The rehearsal process can be labourious. It can be lengthy. It can be mind numbing and involve hours and hours of “hurry up and wait”, followed by frantically throwing yourself through your paces at maximum energy. You leave with your muscles aching, your voice stretched and knowing that tomorrow is probably a day of vocal rest, your eyes are sore, your head is pounding, and you are soaked head to toe in sweat. At least this has been the experience for me from time to time.
So many actors I work with hate rehearsals. Or at least seem to view them with disdain. They treat them like the optional part of the process. Turn up, or not. Prepare for them or not. So long as it all is ok by the time it gets to stage that’s fine right?
Especially in community theatre.
I have to say though, despite the highs and lows, working with people who don’t seem to want to be there, with directors who might not be as prepared as they should be, whose process you don’t agree with, people of varying levels of skill, who treat it as everything from a stepping stone to a hobby. I love it just as much as I love stepping out onto the stage in front of an audience.
This weekend I had an an intensive rehearsal for the production of R&H’s Carousel with Queensland Musical Theatre. I am lucky enough to be playing the lead role of Billy Bigelow, a tragically flawed man who sings what is arguably some of the best music ever written for the male voice (I am still surprised every time I sing Soliloquy that they’re letting me sing it – but that’s the subject of another post).
Photo Credit: Stacie Hobbs
For those of you who haven’t experienced an intensive weekend, it’s the closest that community or pro-am theatrecan get to a professional process, we turn up at 9 and leave at 5. We have sitzprobe (a sitting rehearsal where we get to sing through the show’s score with the orchestra for the first time – it’s magical and is my favourite moment of them all), we stagger through a full run of the show, we go through photoshoots and we begin to rapidly fix all of the small technical pieces of the show that are not quite right. It’s a long process, and it is exhilirating.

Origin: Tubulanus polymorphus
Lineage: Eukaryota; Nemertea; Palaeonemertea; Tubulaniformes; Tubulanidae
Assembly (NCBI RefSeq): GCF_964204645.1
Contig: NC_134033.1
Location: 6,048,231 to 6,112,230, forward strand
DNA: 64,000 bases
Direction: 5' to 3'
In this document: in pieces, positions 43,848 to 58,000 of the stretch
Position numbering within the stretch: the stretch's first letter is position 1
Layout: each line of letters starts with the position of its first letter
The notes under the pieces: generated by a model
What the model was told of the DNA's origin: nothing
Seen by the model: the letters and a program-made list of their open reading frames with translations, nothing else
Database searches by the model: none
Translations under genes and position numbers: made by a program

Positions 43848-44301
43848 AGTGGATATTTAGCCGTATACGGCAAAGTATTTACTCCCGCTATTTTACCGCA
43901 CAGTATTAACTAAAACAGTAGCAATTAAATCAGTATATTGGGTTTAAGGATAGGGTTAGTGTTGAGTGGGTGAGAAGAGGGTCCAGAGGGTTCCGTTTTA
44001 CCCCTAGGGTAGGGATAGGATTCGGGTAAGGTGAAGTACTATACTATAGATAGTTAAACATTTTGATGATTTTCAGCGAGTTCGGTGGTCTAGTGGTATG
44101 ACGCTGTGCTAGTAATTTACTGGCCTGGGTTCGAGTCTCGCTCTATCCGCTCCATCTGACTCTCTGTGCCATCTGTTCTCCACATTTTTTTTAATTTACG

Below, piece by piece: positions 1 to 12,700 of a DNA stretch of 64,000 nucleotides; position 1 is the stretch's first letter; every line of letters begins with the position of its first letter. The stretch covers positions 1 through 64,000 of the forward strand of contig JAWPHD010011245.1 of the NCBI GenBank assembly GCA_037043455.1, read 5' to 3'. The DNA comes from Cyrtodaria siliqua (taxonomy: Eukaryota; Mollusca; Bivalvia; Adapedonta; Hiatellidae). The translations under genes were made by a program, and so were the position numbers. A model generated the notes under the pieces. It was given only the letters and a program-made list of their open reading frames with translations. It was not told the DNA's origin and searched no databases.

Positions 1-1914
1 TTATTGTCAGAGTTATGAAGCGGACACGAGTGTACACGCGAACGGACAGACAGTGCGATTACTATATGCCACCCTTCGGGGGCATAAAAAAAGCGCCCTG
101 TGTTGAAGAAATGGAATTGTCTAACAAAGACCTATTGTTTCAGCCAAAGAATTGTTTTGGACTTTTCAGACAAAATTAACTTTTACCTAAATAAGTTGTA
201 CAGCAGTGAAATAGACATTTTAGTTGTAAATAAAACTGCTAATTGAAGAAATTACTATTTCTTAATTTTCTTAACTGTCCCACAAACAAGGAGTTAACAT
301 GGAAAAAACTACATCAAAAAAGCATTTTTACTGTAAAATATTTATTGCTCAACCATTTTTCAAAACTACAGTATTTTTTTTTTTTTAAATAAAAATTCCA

Usually an intensive weekend will come just at the point in the rehearsal process where you are starting to find yourself falling out of love with the show. You’ve heard all the jokes a thousand times, you’re a little over the music, you’ve sung about clams until you’d throw up at the sight of them, and you’ve run lines with as many people as you humanly can, and the script is starting to feel like gloop in your head. then you have sitzprobe, and you run the show, and you stagger your way through and it’s wonderful.
You defy the odds and you make it through. It may sound like a cliche but you will know more about the show, your character, and oddly enough – yourself – by the end of it.
Waking up Tuesday morning, I was sore, dehydrated, and I regretted collapsing into bed without doing a physical and vocal warm down the night before. It told me a lot about where I am at as a performer. How stage ready I am. How mentally prepared I am (for those of you who don’t know the story of Carousel, it delves into some pretty heavy topics including domestic violence, depression, suicide, and what lies beyond this life. Which is a lot for a musical written in the 1940’s). How physically ready I am to perform this titan of a role. Most importantly though – I was reminded how much I loved what I do. Why I keep striving to be better. Why I push myself harder and harder to find my peak.
There are so many things to love about rehearsing. If done right, it can be an artform that is breathtaking and challenging and motivates me to go beyond my boundaries. I love the smell that almost all rehearsal spaces I’ve ever been in have. I love meeting new people, working together with them to create something, striving to have a single moment of realness on the stage. Missing the hours pass easily as I lose myself in the work. The families I build that last years. The trust that I have in those people to be there to catch me every time I fall. Every single part of the blood, sweat, and tears is wonderful if I just give myself over to it.
It’s also easy for me to forget all of this. I find myself at least once a show struggling to get up off of the couch to trudge back out into the night to a rehearsal. I owe myself more than that. I love this craft beyond anything. I couldn’t stop doing it, it’s like air to me. But once a show, around the 8 – 10 week mark for rehearsals it will happen. I’ll struggle with it. Kick myself a little that I signed up to do another one. Get lost in the process of creating and I won’t be able to see the end point just yet. But then there it will be, and I’ll lie in bed at night after a rehearsal grinning to myself about what an incredile world I get to be a part of.
Speaking of which – I have a rehearsal I should be getting ready for.